Congo Watch: France seeks to exploit Africa - DR Congo has major uranium reserves

Friday, March 27, 2009

France seeks to exploit Africa - DR Congo has major uranium reserves

French President Nicolas Sarkozy has continued his two-day African tour by visiting the neighbouring Republic of Congo, previously a French colony. He is expected in uranium-rich Niger on Friday.

Mr Sarkozy is joined by ministers and other executives from French firms - including France Telecom, cement maker Lafarge and construction group Vinci - chasing contracts in various sectors.

March 27, 2009 report from BBC News:
Sarkozy outlines Congo peace plan
French President Nicolas Sarkozy has suggested using the mineral wealth of the Democratic Republic of Congo to help bring peace to central Africa.

Addressing parliament in Kinshasa, he also praised Congolese President Joseph Kabila's joint operation with Rwanda against rebels earlier this year.

The region has been plagued by rival militias for more than a decade.

He said the region's people could become rich by working together or continue to fight and remain poor.

French nuclear giant Areva's chief executive has taken advantage of the visit to sign a deal to exploit uranium in DR Congo.

Sarkozy is forgetting that Congo has been sharing its wealth with the world for such a long time - what has it got in return?

Congo responds to Sarkozy

No further details were released but DR Congo has major uranium reserves and was the source of some of the raw material for the atomic bombs the US dropped on Japan in World War II.

Mr Sarkozy has continued his two-day African tour by visiting the neighbouring Republic of Congo, previously a French colony.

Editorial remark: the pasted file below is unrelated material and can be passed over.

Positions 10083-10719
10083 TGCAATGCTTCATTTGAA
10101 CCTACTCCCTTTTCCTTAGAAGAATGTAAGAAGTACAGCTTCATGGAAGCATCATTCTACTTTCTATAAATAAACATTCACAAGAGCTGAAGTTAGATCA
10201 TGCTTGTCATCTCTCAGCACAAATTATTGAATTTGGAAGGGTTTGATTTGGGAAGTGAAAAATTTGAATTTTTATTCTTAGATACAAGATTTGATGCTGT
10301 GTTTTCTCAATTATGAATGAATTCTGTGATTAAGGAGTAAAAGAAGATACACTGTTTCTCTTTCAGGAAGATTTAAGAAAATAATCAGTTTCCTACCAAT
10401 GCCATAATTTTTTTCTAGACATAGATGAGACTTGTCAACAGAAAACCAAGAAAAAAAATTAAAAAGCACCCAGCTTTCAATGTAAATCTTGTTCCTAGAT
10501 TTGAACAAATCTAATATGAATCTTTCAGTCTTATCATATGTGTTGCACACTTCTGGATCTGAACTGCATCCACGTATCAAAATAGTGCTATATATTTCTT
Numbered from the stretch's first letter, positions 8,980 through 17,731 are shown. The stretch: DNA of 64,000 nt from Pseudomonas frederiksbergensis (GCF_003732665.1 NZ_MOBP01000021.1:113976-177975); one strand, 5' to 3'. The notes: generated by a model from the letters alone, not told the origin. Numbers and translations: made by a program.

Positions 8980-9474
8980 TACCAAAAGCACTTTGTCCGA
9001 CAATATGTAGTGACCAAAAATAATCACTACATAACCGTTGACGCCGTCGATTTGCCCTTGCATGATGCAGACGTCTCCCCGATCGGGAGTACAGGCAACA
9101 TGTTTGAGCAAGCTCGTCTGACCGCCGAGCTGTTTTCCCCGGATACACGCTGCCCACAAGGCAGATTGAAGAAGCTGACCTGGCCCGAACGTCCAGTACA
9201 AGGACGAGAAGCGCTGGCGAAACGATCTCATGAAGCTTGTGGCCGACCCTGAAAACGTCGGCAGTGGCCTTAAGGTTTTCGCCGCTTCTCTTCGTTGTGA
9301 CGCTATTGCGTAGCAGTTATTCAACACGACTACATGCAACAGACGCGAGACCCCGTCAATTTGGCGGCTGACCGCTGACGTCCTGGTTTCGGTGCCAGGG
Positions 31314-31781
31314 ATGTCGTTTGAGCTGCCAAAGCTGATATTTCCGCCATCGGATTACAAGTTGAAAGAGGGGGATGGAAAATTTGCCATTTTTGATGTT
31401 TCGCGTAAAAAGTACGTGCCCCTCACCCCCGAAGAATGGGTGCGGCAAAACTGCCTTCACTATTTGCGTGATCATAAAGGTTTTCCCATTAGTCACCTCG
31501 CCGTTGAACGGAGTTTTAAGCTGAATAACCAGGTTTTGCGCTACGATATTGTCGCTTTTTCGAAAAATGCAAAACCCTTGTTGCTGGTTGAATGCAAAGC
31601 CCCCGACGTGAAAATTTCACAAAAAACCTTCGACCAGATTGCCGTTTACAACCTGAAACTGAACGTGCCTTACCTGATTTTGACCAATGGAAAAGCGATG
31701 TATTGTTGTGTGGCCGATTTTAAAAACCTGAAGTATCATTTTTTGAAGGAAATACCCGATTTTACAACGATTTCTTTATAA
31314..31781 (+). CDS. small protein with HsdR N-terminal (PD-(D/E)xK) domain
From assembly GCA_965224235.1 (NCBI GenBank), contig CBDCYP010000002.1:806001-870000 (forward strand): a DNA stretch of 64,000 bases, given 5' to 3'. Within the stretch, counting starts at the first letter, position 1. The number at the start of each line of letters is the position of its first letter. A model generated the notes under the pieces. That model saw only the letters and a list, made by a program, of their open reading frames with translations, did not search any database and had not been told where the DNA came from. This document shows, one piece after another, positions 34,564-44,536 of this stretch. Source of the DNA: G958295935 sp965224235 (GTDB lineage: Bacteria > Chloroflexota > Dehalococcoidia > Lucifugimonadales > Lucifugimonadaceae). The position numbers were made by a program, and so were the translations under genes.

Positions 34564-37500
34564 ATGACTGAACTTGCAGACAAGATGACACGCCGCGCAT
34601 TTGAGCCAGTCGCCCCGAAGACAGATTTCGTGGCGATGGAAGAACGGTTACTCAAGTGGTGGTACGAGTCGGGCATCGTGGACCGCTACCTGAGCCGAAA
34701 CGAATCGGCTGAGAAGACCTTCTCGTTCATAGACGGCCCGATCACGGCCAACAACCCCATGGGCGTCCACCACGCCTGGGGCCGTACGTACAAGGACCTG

He is expected in uranium-rich Niger on Friday.

Mr Sarkozy is joined by ministers and other executives from French firms - including France Telecom, cement maker Lafarge and construction group Vinci - chasing contracts in various sectors.

Sarkozy's Africa policy shift

Addressing Kinshasa's national assembly in the first visit by a French president to the former Belgian colony in a quarter of a century, Mr Sarkozy suggested Kinshasa and its Great Lakes neighbours work together for their mutual benefit.

"The peoples of central Africa will not be changing their address.

"If they can develop good neighbourly relations, the peoples of central Africa will have a rich and peaceful life. If it's a case of might is right, the peoples of central Africa will stay poor and unhappy," he said.

He gained a round of applause from MPs for saying that Congolese sovereignty would not be violated.

Uproar

Preparations for the visit were overshadowed by comments Mr Sarkozy made in January when he suggested DR Congo share its mineral wealth with Rwanda as a way to end violence around the main eastern city of Goma.

The idea triggered uproar with the Congolese media accusing Paris of seeking a "Balkanisation" of the country and trying to use DR Congo's mineral wealth to help mend its ties with Rwanda.

Paris and Kigali have been at loggerheads for years over who is to blame for Rwanda's 1994 genocide, in which some 800,000 people were slaughtered.

Kinshasa resident Jean Pierre Mafuta told the BBC News website:

"What Mr Sarkozy is forgetting, is that DR Congo had been sharing its wealth, its people and its land with the world for such a long time - what has the Congo got in return?"

Ahead of the visit, aides in Mr Sarkozy's office said: "There is no French peace plan, no plan to share riches, it is not the right moment," reported AFP.

On Thursday Mr Sarkozy also praised as "brave" the Congolese leader's decision to invite Rwandan troops into his country in January for a five-week joint operation against rebel militias plaguing the neighbours' border.

The move was politically sensitive as Rwanda has twice invaded the country in recent years and many Congolese distrusted the Kigali forces' presence.

The aim of the military campaign was to flush out rebel forces each government has accused the other of backing and which have been at the heart of the region's conflicts since Rwanda's genocide.

The DR Congo parliament's speaker was forced to quit on Wednesday after criticising Mr Kabila's decision to let in the Rwandan troops.

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